How Does Marijuana Affect Wellbutrin?
When people are prescribed to certain medicines, it’s extremely important that they know the potential symptoms, side effects and risks, and also that they know how medications could interact with other substances, such as alcohol.
With the legalization of recreational marijuana currently on the books in several states across the country, this is also a key potential interaction that should be considered when someone starts a new medication.
What about marijuana and Wellbutrin? How does marijuana affect Wellbutrin?
The following provides more information about Wellbutrin in general and also highlights how marijuana and Wellbutrin could interact with one another.
Some of the other benefits of Wellbutrin include that it can actually be taken with other antidepressants as a way to alleviate some of the side effects they create, it can be energizing, and it can help with symptoms of ADHD. It can also be used to help people stop smoking, and the majority of people that use it for the first time report that it works for them as an antidepressant.
While there are plenty of benefits of Wellbutrin, there are potential downsides as well. For example, it’s not the best option for most people with anxiety because it does have some stimulant effects, and it may cause weight gain. It also has a risk of causing seizures, particularly if you drink a lot of alcohol.
Wellbutrin is believed to work as an atypical antidepressant, meaning it changes the activity of dopamine and norepinephrine in the brain, which ultimately can regulate mood.
One of the primary interactions to be aware of with Wellbutrin is with alcohol. As was mentioned above, combining alcohol and Wellbutrin can increase your risk of seizures.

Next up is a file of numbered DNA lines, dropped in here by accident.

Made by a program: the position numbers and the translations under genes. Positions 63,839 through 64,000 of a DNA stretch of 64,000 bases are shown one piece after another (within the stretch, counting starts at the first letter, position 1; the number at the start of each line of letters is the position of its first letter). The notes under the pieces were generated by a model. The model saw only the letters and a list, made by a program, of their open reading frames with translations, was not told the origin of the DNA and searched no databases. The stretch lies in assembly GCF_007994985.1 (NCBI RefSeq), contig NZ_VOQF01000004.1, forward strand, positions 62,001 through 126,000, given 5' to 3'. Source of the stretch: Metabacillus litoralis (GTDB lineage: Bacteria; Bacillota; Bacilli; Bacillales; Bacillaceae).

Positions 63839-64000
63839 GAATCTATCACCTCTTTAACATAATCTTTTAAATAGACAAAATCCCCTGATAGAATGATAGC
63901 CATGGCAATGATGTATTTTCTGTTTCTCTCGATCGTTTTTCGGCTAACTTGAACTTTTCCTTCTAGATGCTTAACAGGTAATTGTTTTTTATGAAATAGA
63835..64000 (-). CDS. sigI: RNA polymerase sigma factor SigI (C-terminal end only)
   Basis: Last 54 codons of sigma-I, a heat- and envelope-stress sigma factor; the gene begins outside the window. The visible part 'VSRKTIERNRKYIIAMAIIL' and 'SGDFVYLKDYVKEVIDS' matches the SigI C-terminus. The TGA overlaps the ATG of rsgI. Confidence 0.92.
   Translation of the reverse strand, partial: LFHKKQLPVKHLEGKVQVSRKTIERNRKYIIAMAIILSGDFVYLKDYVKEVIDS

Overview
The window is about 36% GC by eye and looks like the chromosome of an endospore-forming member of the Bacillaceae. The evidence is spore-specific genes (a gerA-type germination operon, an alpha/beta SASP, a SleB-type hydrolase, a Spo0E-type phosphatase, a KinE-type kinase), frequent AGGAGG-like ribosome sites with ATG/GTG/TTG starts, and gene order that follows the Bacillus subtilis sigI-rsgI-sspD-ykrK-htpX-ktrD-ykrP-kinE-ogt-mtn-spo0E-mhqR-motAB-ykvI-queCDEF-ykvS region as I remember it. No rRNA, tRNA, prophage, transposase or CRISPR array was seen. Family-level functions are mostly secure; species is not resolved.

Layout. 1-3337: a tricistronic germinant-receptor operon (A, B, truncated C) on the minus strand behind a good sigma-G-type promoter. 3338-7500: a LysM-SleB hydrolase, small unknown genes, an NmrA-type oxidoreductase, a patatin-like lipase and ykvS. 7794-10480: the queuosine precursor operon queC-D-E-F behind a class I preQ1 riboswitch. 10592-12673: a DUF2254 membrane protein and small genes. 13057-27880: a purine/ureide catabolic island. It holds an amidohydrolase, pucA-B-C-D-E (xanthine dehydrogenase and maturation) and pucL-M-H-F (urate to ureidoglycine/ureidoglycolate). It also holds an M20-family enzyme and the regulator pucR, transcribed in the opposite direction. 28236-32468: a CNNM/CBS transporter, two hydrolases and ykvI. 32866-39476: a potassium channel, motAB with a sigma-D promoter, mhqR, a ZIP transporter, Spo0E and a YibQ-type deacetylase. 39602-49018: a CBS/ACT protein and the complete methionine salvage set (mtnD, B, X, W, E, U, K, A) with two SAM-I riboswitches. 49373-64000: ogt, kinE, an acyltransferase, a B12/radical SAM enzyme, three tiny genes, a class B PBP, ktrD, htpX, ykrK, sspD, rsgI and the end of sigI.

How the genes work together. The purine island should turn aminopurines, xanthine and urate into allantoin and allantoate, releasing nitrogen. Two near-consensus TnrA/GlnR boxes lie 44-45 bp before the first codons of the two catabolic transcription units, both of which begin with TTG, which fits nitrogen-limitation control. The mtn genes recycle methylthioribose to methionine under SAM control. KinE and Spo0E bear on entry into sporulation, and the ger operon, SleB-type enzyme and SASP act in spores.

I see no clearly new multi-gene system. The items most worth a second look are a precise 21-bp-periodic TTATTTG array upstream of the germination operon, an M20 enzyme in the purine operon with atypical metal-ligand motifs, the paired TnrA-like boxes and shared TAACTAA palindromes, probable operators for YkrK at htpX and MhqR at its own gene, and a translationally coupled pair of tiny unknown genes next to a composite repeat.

A big challenge for physicians is making sure they prescribe a patient the right antidepressant for them, and it’s important they know any other substances the patient may use including marijuana, to ensure they can do that properly.
First and foremost, if you’re prescribed an antidepressant, you should hold off on smoking marijuana at a minimum for a few weeks to a month, to see how it’s affecting you. This isn’t exclusive to marijuana and Wellbutrin but goes for any antidepressant. It’s vital that you and your physician have the ability to determine any side effects that may be occurring and how effective the medication is without the interference of marijuana.
Another reason it’s important to avoid combining marijuana and Wellbutrin, at least when you first begin the medicine, is because you’re less likely to follow your treatment protocol if you’re using other substances. This means that your symptoms of depression may not get better, or may even get worse. This could incorrectly be attributed to the Wellbutrin when in reality it is more related to the use of marijuana.
Marijuana may also alter certain brain chemicals, and if you have depression it can make your symptoms worse, so this is something to be aware of as well.
The specific risk of an interaction occurring between marijuana and Wellbutrin is relatively low, however. Wellbutrin is classified as norepinephrine and dopamine reuptake inhibitors or NDRI, and the risk of marijuana and Wellbutrin having harmful interactions with one another is classified as low to moderate.
There aren’t currently many reports of adverse interactions with marijuana and Wellbutrin, beyond the general warnings people should heed about their use of psychoactive substances while on Wellbutrin.
Regarding marijuana and Wellbutrin, or if you’re wondering “how does marijuana affect Wellbutrin,” a few things to consider include the fact that if you’re using marijuana when you first start the medicine, you may not be able to determine if it’s working or if you’re experiencing side effects.
Other than that, there aren’t many harmful or adverse known interactions between marijuana and Wellbutrin to be aware of at this point, although that could change over time.
Medical Disclaimer: The Recovery Village aims to improve the quality of life for people struggling with a substance use or mental health disorder with fact-based content about the nature of behavioral health conditions, treatment options and their related outcomes. We publish material that is researched, cited, edited and reviewed by licensed medical professionals. The information we provide is not intended to be a substitute for professional medical advice, diagnosis or treatment. It should not be used in place of the advice of your physician or other qualified healthcare provider.
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